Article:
Does poetry serve to “teach and delight” throughout history (Sidney), or is it illusive and finicky like a “fading coal” (Shelley)? What is its role in the world? Is it a companion to political resistance like the Athens “riot dog” that accompanies protesters and warns them when police are at the door (Commune Editions)? Or do poems carry “no news” (Williams)? Can we agree that poetry is “a vital necessity of our existence” (Lorde)? Or is poetry simply when we have “nothing to say” (Cage)? Can it be genuine and ugly, “an imaginary garden with real toads” (Moore)? Does it look like our innards (Anzaldúa)? Like “Hearts Brains/ Souls splintering fire” (Baraka)? Or is it modestly “palpable and mute / As a globed fruit” (MacLeish)? This course will introduce students to a broad range of poetry and poetics in order to study how poetic form takes on expressive and political power throughout history. Students will learn to read, discuss, and write critically about poetry through an exploration of the history and traditions of poetry and poetics in Anglophone literature. The course will focus on important poetic forms—such as the sonnet, ballad, and elegy—and on methods and devices for reading and writing about poetry—such as lineation, metaphor, and scansion—to ensure that students will gain a technical vocabulary for scholarly work in poetics. Knowledge of these forms and methods are useful for simply appreciating poetry more, too. After a broad survey of poetry in English, the course will conclude by reading a full-length book of contemporary poetry, Citizen by Claudia Rankine. In addition to academic papers and presentations, students will engage in the process of poetic production and memorization.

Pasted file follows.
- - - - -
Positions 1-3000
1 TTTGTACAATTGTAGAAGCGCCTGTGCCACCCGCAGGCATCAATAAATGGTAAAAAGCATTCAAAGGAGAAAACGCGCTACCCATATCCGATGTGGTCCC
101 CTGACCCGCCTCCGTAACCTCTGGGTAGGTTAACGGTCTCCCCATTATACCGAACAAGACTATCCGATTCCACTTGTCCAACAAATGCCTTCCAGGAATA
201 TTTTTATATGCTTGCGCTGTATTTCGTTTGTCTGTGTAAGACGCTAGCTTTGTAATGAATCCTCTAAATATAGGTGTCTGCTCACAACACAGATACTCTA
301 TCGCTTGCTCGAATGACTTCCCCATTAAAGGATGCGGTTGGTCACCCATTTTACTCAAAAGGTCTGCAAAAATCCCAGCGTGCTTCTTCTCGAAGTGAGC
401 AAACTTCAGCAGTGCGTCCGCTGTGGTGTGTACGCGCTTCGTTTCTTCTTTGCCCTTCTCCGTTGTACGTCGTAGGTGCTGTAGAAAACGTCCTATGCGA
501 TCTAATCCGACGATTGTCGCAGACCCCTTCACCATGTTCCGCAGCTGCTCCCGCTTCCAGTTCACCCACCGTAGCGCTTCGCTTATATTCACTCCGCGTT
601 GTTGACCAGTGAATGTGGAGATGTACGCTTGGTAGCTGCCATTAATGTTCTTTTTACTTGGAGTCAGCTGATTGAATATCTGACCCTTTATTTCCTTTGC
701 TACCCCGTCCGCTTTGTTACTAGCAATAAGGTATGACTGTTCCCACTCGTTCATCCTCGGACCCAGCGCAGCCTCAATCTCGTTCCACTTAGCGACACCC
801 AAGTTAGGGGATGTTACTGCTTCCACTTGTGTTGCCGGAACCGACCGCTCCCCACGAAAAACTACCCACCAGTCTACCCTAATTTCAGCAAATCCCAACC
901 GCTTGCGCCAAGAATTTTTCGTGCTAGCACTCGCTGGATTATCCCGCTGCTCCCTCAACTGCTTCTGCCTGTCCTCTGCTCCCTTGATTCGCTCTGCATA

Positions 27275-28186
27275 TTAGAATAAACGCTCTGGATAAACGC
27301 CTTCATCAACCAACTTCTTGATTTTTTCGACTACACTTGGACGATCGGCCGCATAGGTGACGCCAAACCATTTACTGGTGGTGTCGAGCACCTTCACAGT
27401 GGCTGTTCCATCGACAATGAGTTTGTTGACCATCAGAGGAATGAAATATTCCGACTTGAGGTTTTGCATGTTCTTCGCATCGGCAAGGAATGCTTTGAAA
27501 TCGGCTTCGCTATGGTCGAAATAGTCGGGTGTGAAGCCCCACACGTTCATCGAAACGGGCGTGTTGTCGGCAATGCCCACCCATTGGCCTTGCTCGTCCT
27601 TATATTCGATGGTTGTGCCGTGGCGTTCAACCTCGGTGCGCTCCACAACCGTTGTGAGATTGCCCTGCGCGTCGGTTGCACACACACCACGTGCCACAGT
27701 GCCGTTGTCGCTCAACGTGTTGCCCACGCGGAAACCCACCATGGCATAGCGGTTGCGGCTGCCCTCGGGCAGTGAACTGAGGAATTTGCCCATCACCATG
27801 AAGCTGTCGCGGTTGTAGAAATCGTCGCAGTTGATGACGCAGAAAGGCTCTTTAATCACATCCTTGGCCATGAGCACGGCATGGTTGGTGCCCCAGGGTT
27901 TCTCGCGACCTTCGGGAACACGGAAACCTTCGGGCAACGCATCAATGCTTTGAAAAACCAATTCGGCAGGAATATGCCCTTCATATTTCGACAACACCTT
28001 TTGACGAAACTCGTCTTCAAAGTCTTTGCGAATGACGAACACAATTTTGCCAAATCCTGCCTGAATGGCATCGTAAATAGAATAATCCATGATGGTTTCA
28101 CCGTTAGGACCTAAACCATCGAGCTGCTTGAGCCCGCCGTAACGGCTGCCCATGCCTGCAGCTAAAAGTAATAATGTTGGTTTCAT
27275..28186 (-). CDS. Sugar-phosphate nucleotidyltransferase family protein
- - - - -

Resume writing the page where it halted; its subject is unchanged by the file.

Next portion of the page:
“Introduction to Creative Writing: Poetry and Fiction”
Creative Writing Program, Department of Literature at UC Santa Cruz

The purpose of this class is to introduce you the process of: a) writing fiction and poetry, as well as other creative, genre-defying works b) discussing creative works critically and in a generative manner, c) workshopping and revising your work, d) familiarizing yourself with a wide range of contemporary and modern creative texts. The texts we read inform us as both readers and writers. The readings are varied so as to expose you to a breadth of styles, genres, opinions and approaches. Likewise, the writing exercises and experiments will help you explore boundaries of content and form in your work. You will have writing due every Tuesday and you will also be asked to write blog posts for our class community. All readings– of visiting writers and others– are found in the course reader. Visiting writers: Cherrie Moraga, Veronica Reyes & Havier Huerta, Korimar Press, Rigoberto Gonzalez, Luis Alfaro, John Jota Leanos, Anita Hill, Maceo Montoya.